danielmhoyt

Luk Ina … What Now?

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(Warning!  This post is NOT for those that are easily offended!  You have been warned.)

When we were much younger, sarahahoyt and I used to knock around Porto when we were visiting her parents.  On one of those sojourns, I nearly dropped my camera trying to get a picture of a truck going by that had rather alarming letters painted on the side.  Now, to fully understand this, you have to realize that at that time there were a lot of panel vans (and sometimes panel hatchbacks — I am not making this up, as Dave Barry says), and they didn’t have the gauche American habit of painting the sides with company logos, phone numbers, etc.  So, when I saw this particular panel van driving by, I was alarmed by the possible meanings.  It was white, with three large red letters: F A G.

Let me take a moment here to point out that I have several gay friends.  I’m not homophobic, and I don’t make fun of gays.  I am, however, not above making fun of companies with suggestive names who don’t seem to recognize this fact, and I’m pretty sure my gay friends will get a kick out of this post.  This one’s for y’all.

Let me also point out that this particular company is German, and this particular combination of letters doesn’t have the same meaning as in English.  I’m aware of this; save your hate mail responses for something that needs it.

Anyway, back to the story.  I was alarmed.  Was it a specialized police enforcement version of a paddy wagon?  Or maybe some kind of demented delivery company?  I didn’t know.  As I was telling this story to my son robertahoyt this evening, sarahahoyt pointed out that it was a German tire manufacturer and I remarked that I never saw one of those vans again.  For the last twenty-some years, I’ve wondered if I just imagined the incident.  Then I thought, "Hey, it’s the age of the internet.  Maybe I should just look it up."

It turns out the company does exist.  They’re at … wait for it … fag.com.  Okay, that’s fine, but they seem to be oblivious of the English connotations of their company name, and the more I dug into the company, the more clueless they … well, judge for yourself.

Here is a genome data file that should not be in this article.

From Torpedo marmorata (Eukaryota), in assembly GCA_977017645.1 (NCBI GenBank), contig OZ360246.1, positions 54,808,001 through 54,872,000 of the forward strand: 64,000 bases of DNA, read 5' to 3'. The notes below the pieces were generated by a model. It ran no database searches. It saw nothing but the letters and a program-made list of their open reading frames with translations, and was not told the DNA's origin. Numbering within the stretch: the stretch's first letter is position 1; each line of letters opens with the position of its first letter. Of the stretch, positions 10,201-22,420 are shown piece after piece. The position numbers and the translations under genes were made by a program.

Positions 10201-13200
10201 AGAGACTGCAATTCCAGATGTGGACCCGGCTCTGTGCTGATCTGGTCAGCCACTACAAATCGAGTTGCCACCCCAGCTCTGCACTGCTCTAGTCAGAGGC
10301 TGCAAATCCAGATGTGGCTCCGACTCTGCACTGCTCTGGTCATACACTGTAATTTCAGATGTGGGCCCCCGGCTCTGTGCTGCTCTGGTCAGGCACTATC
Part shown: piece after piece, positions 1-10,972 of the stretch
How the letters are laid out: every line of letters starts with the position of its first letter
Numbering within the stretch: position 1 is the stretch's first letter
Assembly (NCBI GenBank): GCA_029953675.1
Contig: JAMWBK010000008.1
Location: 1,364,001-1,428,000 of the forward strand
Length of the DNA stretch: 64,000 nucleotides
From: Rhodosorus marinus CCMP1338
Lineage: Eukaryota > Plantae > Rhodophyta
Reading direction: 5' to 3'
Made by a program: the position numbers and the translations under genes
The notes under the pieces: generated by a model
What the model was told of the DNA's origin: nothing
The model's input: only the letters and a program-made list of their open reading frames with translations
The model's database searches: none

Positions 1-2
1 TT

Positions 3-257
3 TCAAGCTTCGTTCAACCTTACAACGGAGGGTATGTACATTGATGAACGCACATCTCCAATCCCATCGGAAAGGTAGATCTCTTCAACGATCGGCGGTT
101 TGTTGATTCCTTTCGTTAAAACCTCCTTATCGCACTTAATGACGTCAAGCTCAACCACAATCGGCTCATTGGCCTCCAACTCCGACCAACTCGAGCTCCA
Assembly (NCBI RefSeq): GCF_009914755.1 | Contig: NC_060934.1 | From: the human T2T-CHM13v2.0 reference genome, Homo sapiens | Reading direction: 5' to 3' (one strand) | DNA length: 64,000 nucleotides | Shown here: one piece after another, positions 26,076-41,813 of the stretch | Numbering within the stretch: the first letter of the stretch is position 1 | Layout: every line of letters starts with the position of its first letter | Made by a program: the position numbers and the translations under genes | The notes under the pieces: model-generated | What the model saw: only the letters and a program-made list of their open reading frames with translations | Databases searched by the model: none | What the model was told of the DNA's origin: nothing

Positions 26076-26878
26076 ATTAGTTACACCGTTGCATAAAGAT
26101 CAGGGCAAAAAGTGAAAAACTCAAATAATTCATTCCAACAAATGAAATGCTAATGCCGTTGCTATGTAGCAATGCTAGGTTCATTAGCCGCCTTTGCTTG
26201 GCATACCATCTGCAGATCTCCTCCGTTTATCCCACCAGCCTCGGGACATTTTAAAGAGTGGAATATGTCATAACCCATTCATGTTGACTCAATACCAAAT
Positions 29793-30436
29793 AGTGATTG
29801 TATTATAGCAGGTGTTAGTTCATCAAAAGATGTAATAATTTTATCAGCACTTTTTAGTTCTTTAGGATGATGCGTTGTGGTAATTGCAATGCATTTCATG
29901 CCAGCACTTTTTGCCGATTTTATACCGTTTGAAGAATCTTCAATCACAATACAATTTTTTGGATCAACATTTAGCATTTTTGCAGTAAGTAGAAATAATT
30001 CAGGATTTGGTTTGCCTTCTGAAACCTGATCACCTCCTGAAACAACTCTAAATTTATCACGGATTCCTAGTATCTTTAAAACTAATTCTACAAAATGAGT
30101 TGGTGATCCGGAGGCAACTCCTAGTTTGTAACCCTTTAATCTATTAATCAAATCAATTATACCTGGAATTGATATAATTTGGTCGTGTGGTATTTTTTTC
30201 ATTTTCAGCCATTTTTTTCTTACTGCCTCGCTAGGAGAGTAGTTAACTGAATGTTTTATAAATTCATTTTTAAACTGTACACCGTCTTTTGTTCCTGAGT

It turns out that FAG is owned by the Schaeffler Group.  Fair enough.  If you watch the beginning of their video, you’ll notice that their spokesman refers to their two other subsidiaries, "Luk" and "Ina," as words rather than the initials he uses for "FAG," so presumably they’re sensitive to what could be an embarrassing brand name.  However, they didn’t seem to notice that the order of their subsidiaries, their logos emblazoned right there at the top right of the screen, sound out a rather obscene sentence, complete with subject, verb and object.

Looking into their history (the astute reader will note from the URL that they’ve also smartly snagged fagauto.com), you’ll also find that in 1991, they established, without a trace of clue, the "FAG Aerospace Division" (it’s the 4th entry down).

At this point, I noticed that Schaeffler Group had a link to "Related Companies" under the logos, with the entry "FAG Industrial Services."  I couldn’t resist.  I swear I couldn’t.  I should have.  I just about fell out of my chair when I saw their main page, which, like the Schaeffler Group, seems to be oblivious.  That page prominently promotes — again, I am not making this up! — the new "FAG Detector III Plug and Play."  Apparently, it "provides easy access to the world of vibration monitoring."  Um … I really don’t know what to say to that.

Also, this particular product has its own website as well, fag-detectoriii.de.  And the product has a slogan, "Easy handling – low costs."

Oh, I really can’t dig into this particular company any more.  My irony alarm is just too loud.

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